I am pretty new here as I am just returning to silversmithing after a prolonged absence. I owned an Indian Jewelry store for twenty years and left to practice law, from which I am now retired. I no longer have any of my tools as they were destroyed in a fire, so I am assembling the tools and equipment I need to start a new studio in my apartment. So far I have ordered a new workbench and, instead of a log, I built a stand for my railroad track anvil. My problem is how to secure the anvil to the stand, which is assembled from heavy lumber into a solid, sturdy, and tolerably quiet stand. My first idea is to use two inch rectangular steel tabs with a hole in one end, secured to the base with lag bolts at an angle to hold the anvil down. Unfortunately I am so far unable to find such a thing and am therefore seeking advice from this brilliant community, either on where to acquire such tabs or on other solutions.
I have an anvil made from a heavy piece of rail. I built a stand out of dimensional lumber and hold it in place on top of the stand with pieces of wood molding that go all the way around. It doesn’t seem to want to go anywhere and I can remove it easily to polish the surface. Following should be a picture…Rob
So Rob’s anvil is held in place by its own weight and a border molding around its base. We don’t have a picture of your stand, but using a couple of pieces of pipe strap is one idea…it is bendable and has spaced holes every inch or so, so you could cut and bend what you need and attach it to the top or sides of your stand with the lag bolts or lag screws. Not as pretty as a purpose fashioned and drilled piece of steel, but it will work. -royjohn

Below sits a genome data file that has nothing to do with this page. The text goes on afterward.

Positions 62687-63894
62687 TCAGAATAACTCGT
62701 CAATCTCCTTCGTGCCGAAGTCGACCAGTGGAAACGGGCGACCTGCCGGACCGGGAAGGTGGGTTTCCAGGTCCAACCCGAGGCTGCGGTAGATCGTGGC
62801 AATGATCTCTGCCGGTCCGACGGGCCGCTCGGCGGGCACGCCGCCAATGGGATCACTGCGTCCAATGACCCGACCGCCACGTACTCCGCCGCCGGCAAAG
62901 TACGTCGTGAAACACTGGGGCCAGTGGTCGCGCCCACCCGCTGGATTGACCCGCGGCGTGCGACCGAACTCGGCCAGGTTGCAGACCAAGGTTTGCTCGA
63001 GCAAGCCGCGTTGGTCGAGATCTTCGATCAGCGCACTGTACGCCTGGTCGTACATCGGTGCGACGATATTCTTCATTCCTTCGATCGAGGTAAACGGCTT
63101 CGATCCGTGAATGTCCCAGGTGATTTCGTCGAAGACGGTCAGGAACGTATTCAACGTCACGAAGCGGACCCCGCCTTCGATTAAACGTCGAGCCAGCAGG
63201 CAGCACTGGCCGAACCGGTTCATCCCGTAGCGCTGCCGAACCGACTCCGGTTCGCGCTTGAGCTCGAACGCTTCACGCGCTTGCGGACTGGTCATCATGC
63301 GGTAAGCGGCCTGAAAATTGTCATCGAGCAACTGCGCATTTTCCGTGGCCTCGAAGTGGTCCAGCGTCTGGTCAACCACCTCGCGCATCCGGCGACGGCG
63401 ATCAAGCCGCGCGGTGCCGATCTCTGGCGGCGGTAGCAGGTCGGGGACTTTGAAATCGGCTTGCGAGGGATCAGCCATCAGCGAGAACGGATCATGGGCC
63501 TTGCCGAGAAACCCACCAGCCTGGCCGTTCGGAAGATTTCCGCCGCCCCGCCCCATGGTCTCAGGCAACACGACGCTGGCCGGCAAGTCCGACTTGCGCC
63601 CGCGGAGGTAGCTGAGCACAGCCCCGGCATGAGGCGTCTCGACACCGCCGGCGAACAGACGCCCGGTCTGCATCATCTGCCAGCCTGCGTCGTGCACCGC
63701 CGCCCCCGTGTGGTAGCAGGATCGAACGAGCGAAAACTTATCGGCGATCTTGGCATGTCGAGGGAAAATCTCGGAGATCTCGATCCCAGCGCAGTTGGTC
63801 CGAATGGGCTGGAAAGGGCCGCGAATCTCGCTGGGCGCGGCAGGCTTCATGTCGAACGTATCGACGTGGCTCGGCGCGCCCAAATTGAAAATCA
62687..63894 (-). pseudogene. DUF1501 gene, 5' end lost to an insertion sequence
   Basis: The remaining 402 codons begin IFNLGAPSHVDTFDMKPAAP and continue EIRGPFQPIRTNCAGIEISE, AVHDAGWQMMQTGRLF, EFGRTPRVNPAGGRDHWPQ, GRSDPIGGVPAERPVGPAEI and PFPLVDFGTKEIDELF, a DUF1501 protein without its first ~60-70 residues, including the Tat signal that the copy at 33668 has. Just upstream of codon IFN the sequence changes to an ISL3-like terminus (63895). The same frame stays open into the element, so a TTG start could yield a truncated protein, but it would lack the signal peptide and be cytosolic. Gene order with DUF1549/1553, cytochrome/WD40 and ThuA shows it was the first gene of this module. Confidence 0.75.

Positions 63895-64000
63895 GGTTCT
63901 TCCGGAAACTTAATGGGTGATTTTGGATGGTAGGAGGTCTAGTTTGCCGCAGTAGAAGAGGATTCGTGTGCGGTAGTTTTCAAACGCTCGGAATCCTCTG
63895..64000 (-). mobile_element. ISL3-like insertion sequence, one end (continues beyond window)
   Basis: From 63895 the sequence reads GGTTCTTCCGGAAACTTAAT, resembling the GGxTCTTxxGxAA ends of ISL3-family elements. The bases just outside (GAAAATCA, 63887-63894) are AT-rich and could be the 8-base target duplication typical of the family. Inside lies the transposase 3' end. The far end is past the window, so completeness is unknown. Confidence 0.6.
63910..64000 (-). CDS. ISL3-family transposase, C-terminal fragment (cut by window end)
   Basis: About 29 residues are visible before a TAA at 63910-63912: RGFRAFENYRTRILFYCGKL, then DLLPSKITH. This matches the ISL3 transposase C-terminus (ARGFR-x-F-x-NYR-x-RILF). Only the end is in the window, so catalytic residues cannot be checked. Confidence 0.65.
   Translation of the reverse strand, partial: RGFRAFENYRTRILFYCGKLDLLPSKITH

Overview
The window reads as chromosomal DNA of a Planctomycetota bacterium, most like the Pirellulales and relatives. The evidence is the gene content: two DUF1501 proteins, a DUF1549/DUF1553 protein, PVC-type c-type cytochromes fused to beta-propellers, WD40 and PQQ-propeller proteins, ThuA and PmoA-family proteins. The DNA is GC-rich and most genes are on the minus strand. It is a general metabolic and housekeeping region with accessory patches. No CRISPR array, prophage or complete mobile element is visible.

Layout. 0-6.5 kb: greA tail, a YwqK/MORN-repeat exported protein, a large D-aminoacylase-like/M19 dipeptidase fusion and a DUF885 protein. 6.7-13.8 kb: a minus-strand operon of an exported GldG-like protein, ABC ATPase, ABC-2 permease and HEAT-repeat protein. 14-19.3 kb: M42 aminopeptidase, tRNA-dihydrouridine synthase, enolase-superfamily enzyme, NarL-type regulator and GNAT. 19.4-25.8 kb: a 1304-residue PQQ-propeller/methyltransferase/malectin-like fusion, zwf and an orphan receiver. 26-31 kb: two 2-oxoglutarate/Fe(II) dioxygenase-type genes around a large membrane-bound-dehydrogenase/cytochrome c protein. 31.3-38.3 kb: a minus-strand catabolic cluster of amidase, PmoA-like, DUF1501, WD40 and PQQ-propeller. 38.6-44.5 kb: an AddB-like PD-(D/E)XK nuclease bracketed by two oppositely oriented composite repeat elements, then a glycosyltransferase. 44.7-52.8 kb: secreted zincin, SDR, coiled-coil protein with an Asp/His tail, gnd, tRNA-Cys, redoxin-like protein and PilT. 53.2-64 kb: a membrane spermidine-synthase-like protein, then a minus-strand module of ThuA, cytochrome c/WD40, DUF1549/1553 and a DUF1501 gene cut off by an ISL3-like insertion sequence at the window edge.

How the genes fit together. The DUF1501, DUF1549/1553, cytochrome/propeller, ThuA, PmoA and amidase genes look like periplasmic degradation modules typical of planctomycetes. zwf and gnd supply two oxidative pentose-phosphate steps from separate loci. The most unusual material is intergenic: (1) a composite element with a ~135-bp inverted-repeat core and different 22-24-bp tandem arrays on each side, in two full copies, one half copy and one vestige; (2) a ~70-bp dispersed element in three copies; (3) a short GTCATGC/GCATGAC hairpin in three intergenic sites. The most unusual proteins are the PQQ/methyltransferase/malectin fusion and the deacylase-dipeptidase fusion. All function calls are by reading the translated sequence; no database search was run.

royjohn…If mine started moving around, that is probably what I would do…Rob
If you can weld, you could weld a piece of all thread to the bottom and run a hole through your wood base and “tighten” it down. Might have to retighten or create a way to absorb the wood fiber compaction.
i am not sure if this will work for you…i built a cube shaped base, out of 4x4’s, on wheels, for my anvil…and then strapped it down using two ratchet tie down straps…without hooks…i wrapped down and around the cube, on both sides of the anvil…
kinda like this…
I appreciate the suggestions. I built my stand out of 2x12s. I’ll try to post a picture later today. I should add that it will be quite visible as I am using the dining area of my apartment for my studio; for that reason I would prefer something a little dressier than the plumber’s strap. The wood molding is a good idea as I had been considering routing out the shape of the anvil about 1/2" deep and adding a layer of silicone to help deaden noise. I’m thinking that If I sunk it a little lower I could fasten molding so that it would lap over the base of the anvil to secure it. Julie’s idea of the tie down straps has promise and has me looking at them.
If you made a Wood Base similar to the one Rob made, just a little bigger than the Anvil itself, then you should be able to use (2) pieces of Angle Iron (“L”-Shaped Iron) cut to the Length of the Anvil (many hardware or welding stores will do this for you) and then Drill Holes on one side on the “L” and lay the Un-Drilled side over the Top on the Anvil’s Foot and Screw Lag Bolts into the Holes on the other side of the “L” into the Wood Base.
You could also put some thin, flat strips of Foam Insulation under the un-drilled side of the “L” where it lays over the Anvil’s foot, which would take up any space in between the Angle Iron and the Anvil, and may also help to deaden some of the impact ringing.
Lastly, if you wanted to “dress up” the Angle Iron to make it look a little better, you could always Spray Paint it in a colour suitable to the room that you’re using it in - colour-coordinating your Anvil & Stand to dining room… Good luck!
I like your idea, Jonathon. My stand is about twice the length and width of the 12" anvil. I made it that size so I can have enough space to hammer some depressions and file some grooves into it to resemble as closely as possible the log that I used for years. I think angle iron might just do the trick.